The Eden Chroniclers

With argus leading the way, we rush through the pure white halls of the facility. Alarms begin to sound, high pitch wails more that sound more like screams the longer I listen.   Argus calls out and reaches out her arm, "Nox." The draugr takes her hand. It shifts and twitches, then its body melts. It crawls with alarming speed, covering Argus from head to toe before hardening once more.   When we reach the dock, the ship is ready to fly. The docking bay is empty, save for a few shipping containers lining the walls. This feels too easy, and it seems Fraeia feels the same.   "We won't make it off world," they say. "They have planetary defenses."   "Taken care of." Argus stares at the door as if waiting for something. "Go on. Dock with my ship in orbit, The Olympus. I'll escort you out of the system. It's already waiting for you."   Fraeia nods. "We need five minutes at the most to get the ship off the ground. No offense but human ships-"   "I can give you ten," Argus replies. She takes a step toward the entrance of the dock, a massive steel door.   Fraeia backs away and rushes into the ship behind me. I head to the cockpit and prepare the engines for flight. The great door above opens up and waves of rain flood the dock below, slowly draining through vents that no doubt fill the facility's water reserves.   The ride is bumpy but we make it into orbit easily enough. The shaking stops and for a brief moment, all we hear is silence.   Something catches my eye when I activate the panoramic view. I expected a shimmer, some faint glint of light to indicate the presence of another ship. What I see instead is a void, a ship-like shape that somehow appears more empty than the space it floats in.   I check the transponder and it's like Argus said. It's a cruiser class warship, though it's smaller than cruisers tend to be. The shape is the most bizarre feature of the vessel, both curved and angled, smooth and jagged. There's next to no symmetry in its design, as if the plans were drawn by a broken mind.   The hull is painted pitch black, the kind of black that absorbs most light. It's a clever trick when heat dampening doesn't cut it. You can hide from scanners and radar easily enough but the eye is not so easily deceived. When parked above a potentially hostile world, it makes sense to make yourself hard to see.     It takes Fraeia much longer to see it, which surprises me. When they do they point. "There, an Affliction class. That's a Chronicler ship."   "The Olympus." I reply. I check our communications and smile. "It's already sending us docking protocols."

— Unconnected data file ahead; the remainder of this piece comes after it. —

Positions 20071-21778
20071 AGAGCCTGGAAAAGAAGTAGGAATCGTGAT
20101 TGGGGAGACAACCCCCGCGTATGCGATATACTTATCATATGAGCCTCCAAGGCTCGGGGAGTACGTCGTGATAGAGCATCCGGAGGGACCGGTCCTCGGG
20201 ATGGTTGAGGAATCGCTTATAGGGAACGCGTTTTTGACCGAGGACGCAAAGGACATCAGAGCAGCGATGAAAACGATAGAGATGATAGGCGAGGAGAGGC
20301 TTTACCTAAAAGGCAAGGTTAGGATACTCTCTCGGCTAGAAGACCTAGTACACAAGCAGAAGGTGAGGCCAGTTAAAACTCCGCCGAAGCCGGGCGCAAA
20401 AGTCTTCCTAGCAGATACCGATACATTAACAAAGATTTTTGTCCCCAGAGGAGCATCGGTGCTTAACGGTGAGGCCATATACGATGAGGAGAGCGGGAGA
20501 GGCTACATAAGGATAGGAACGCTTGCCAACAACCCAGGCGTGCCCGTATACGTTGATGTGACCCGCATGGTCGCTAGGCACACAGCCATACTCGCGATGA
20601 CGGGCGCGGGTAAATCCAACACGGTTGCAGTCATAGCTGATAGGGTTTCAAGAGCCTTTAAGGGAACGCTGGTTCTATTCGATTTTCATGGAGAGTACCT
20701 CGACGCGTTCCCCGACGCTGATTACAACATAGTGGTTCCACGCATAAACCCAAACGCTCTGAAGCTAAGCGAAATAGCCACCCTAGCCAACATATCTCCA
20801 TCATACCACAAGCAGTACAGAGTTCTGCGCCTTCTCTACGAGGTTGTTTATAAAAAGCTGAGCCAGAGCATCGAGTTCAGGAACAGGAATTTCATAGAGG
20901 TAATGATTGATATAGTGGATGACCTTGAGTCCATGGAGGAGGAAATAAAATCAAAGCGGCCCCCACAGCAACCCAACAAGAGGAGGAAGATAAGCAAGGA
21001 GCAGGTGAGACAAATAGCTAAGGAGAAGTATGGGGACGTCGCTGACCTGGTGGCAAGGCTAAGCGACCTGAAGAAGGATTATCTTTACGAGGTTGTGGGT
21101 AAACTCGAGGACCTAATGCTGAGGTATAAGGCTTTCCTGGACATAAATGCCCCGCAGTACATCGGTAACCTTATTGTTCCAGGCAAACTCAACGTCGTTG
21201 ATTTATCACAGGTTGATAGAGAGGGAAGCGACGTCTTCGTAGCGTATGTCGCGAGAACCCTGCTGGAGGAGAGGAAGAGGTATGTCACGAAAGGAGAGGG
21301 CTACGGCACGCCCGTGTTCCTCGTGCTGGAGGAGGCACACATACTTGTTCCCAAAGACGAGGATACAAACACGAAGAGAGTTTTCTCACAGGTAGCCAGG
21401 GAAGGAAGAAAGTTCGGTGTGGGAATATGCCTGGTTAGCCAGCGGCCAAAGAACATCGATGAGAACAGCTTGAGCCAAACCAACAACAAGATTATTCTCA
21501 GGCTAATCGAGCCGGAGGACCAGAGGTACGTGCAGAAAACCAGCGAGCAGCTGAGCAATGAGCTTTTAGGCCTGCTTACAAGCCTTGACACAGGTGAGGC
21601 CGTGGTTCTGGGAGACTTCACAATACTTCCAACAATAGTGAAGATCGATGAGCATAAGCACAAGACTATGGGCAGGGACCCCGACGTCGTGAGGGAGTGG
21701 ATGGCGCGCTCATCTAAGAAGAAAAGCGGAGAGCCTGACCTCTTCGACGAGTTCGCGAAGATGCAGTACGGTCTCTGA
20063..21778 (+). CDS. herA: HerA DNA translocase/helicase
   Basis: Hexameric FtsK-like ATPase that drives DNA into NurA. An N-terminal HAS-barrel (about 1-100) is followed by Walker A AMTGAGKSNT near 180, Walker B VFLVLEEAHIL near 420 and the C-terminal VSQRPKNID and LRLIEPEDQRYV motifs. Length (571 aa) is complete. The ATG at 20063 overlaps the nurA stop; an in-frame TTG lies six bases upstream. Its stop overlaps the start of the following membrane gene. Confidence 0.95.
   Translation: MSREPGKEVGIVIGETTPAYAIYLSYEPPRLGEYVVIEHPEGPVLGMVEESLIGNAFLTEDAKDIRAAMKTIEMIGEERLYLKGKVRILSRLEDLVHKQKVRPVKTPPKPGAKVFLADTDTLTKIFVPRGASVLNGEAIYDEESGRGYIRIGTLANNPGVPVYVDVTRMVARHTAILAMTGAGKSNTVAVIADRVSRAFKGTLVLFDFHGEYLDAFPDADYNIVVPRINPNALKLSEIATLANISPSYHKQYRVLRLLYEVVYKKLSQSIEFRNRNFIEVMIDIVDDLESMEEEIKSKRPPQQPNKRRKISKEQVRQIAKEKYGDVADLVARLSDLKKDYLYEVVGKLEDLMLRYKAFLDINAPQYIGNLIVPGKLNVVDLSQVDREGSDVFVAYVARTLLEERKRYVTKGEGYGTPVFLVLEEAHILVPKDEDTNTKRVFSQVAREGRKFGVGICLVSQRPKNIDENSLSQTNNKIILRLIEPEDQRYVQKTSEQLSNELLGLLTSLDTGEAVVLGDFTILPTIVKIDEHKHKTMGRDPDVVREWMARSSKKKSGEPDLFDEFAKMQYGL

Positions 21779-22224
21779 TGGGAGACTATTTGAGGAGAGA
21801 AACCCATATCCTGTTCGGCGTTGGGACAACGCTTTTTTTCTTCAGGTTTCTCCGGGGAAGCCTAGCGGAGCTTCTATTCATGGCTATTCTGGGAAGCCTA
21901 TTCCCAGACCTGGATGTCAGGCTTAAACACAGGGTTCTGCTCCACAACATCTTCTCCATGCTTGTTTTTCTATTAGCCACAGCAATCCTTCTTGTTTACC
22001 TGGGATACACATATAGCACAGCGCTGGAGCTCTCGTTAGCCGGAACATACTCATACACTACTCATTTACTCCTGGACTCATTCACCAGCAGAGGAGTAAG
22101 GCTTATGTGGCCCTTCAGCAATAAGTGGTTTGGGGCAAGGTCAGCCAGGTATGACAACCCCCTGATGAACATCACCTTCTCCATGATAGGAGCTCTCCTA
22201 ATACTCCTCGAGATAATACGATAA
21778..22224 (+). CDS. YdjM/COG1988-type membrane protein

No Loose Ends